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Power cord for MacBook Pro

Posted on 2011-03-10
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Last Modified: 2012-05-11
I want to get another power cord for my MacBook pro.
The original is a 85W MagSafe Power Adapter, A1290.
I'm looking at reconditioned ones or clones since they are considerably cheaper.

2 questions:

They have 2 conductor plugs. My original has 3 conductor. Is the ground necessary?

The clone does not list A1290 in the compatible model numbers. They are both 85W, though, so they are compatible?

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Question by:allelopath
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dlethe earned 334 total points
ID: 35103915
An aluminum MBP is probably the worst computer on the planet NOT to be grounded.  The ground wire protects it from damage by static electricity. The entire case is a conductor.  Surely you are quite familiar with the shock you get after walking away and touching the macbook.   The ground wire spares the hard drive & motherboard this unpleasant experience.

Buy what you need to protect the system.  It is a worthwhile investment.
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by:dlethe
dlethe earned 334 total points
ID: 35104084
Note also that grounding reduces RFI so your airport might not work as well, or other items in your location might get poor performance;  it is technically a risk of fire (If your house burns down and the macbook is the 'epicenter', then you will have an unpleasant conversation with your insurance company .. they might not have to pay due to your negligence)

You could even fry it by pugging in a connector like network cable or ethernet; or even opening it up to stick in a DVD.  Now is this a sure thing going to happen?  No, but is the risk enough for concern? Absolutely.  If I had a nonconductive notebook case, then personally I wouldn't worry about it, but if you have the aluminum unibody .. then risk is too high to just ignore it.
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by:mccrick
mccrick earned 166 total points
ID: 35105076
You absolutely do not need the three prongs if you MBP is built correctly. The ground is there for your safety primarily, so that you don't get shocked or electrocuted. Apple provide a two prong adaptor (with no ground) with every low voltage device they sell, computers, ipods, phones, etc. The cheaper knock-off is usually the way to go.

It doesn't really reduce the risk that your computer would start a fire. Just because a computer burns down your house, doesn't mean an insurance company won't pay your claim. If someone made the argument that the cheaper model was more likely to start a fire due to lower build quality or design, I might believe that.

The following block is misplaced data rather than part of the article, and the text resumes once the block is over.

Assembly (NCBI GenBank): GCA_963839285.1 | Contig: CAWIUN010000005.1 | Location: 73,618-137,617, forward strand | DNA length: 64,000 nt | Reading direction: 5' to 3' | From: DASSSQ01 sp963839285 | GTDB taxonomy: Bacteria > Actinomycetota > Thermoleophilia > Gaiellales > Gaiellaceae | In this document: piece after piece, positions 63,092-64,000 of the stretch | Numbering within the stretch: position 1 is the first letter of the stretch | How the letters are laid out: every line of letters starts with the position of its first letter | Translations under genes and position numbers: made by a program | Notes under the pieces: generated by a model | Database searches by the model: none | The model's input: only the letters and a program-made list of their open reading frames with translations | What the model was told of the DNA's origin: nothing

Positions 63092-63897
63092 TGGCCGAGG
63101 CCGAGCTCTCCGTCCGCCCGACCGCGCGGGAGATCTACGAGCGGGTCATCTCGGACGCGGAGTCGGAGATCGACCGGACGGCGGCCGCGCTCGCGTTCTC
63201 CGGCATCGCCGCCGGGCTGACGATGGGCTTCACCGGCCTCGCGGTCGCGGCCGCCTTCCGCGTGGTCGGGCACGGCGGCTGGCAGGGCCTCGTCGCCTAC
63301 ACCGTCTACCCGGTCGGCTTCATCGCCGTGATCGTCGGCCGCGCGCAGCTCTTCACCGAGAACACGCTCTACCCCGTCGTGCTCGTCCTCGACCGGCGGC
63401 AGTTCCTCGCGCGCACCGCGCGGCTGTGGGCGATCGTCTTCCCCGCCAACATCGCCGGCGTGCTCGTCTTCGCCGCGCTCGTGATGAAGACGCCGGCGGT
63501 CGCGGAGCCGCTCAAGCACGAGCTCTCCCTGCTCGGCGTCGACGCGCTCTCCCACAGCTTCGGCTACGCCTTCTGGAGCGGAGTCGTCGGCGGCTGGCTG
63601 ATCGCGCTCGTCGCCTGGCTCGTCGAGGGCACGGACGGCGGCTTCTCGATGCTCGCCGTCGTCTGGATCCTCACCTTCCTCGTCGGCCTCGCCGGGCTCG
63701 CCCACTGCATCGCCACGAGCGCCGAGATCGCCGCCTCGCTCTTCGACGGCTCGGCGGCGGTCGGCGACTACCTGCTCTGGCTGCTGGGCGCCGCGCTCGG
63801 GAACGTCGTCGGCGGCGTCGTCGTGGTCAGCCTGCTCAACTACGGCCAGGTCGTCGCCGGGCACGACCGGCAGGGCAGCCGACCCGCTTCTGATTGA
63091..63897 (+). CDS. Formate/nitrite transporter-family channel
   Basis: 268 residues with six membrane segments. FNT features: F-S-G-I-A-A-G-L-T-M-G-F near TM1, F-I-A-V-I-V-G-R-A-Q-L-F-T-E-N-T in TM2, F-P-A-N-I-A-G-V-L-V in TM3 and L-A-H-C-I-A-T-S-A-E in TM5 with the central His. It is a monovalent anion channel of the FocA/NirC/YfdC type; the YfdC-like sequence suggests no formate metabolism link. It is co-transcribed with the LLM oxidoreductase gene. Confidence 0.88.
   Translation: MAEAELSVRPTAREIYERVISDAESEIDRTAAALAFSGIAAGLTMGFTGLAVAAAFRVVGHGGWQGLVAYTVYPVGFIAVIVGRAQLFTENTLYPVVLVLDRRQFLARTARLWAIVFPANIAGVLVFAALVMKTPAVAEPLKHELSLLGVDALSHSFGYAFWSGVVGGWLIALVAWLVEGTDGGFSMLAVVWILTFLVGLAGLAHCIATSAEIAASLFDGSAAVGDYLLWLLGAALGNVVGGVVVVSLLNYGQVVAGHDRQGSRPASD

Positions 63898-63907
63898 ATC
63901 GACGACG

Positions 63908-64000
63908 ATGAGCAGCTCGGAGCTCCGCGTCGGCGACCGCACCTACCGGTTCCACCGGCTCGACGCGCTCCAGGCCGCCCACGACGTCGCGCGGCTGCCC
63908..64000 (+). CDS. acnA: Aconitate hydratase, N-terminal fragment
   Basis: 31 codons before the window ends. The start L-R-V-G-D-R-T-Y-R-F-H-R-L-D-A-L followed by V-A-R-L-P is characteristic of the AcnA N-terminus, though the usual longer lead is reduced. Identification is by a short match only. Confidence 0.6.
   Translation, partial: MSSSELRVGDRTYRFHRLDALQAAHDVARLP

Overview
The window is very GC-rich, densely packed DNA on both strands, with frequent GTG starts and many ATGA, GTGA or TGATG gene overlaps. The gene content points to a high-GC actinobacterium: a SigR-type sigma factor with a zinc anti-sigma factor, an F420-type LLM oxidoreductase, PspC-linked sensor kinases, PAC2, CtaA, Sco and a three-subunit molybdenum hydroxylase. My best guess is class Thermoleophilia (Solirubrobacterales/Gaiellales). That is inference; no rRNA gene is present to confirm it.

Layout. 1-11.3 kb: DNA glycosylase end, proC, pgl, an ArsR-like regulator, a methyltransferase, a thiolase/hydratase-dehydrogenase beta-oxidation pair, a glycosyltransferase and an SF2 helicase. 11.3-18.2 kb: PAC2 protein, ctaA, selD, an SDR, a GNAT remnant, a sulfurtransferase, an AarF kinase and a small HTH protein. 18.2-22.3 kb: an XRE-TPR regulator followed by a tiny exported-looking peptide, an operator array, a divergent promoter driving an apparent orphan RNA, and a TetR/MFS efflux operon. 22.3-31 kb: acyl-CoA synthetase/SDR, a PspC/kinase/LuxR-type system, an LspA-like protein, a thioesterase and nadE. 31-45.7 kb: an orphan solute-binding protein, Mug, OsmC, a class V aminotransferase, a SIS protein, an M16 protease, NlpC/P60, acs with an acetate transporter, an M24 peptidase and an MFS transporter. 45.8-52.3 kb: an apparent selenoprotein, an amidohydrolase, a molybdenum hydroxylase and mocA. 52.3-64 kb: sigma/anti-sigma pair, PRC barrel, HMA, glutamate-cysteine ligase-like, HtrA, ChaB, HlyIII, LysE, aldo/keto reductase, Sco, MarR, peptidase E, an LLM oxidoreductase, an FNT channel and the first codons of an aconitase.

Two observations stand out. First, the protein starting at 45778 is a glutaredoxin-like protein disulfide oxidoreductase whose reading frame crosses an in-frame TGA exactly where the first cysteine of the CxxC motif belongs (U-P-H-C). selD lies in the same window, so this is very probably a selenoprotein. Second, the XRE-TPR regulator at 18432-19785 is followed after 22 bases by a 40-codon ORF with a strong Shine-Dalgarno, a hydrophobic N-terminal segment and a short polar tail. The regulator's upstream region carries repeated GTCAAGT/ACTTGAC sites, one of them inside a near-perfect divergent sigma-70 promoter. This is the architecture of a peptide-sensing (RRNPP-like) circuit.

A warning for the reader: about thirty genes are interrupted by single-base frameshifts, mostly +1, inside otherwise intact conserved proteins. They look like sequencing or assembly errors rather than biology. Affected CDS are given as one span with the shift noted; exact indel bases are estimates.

See links here on MacBook Pros and electric shock, or google MacBook Pro electric shock to see what others have experienced.

http://forums.macrumors.com/showthread.php?t=409747

http://discussions.apple.com/thread.jspa?threadID=1229402

If you ever get shocks from your computer, I'm pretty sure that Apple would extend their warranty to fix it. They don't always do right by their customers, but I have found there products to be safe and I have seen them extend warranties to take care of safety issues. I'm not sure what they are doing about these "little tingles some people have experienced.

Bottom line: Cheap product should be compatible. But you are taking a small chance that you would have a very annoying problem on your hand, literally.

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by:dlethe
ID: 35105923
If we are judging the answer by blog posts then here is one where people report fires when they lost the ground.
http://www.tampaforums.com/forums/free-4-all/no-neutral-ground-bad-125191/

You can find all sorts of posts from people who had fires via google.

But don't take my word for it.   Call somebody at your local fire station if you think it is safe.  Call any licensed electrician.  As for insurance, call your insurance agent and ask them if it is OK to do what you want to do, and are you going to be covered in case of a fire.  (Well, don't actually -- your rates might go up just by asking this question).

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by:allelopath
ID: 35109729
I don't not experience any shocks with my MBP
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by:dlethe
ID: 35109905
"I don't not experience any shocks with my MBP"

And if you talk to a fireman or electrician, you will also find that the owners of the pile of smoking debris that was once their house said similar things about the electric drill, PC, whatever, in situations where fires were determined to have been caused by improperly grounded small appliances.

Bottom line, grounding is there to prevent shocks & fires when things fail.  Is it low risk?  Certainly.  Is it worth spending the money to do it right?  I bet your local fire chief can hook you up with somebody who learned the correct answer to the question the hard way.

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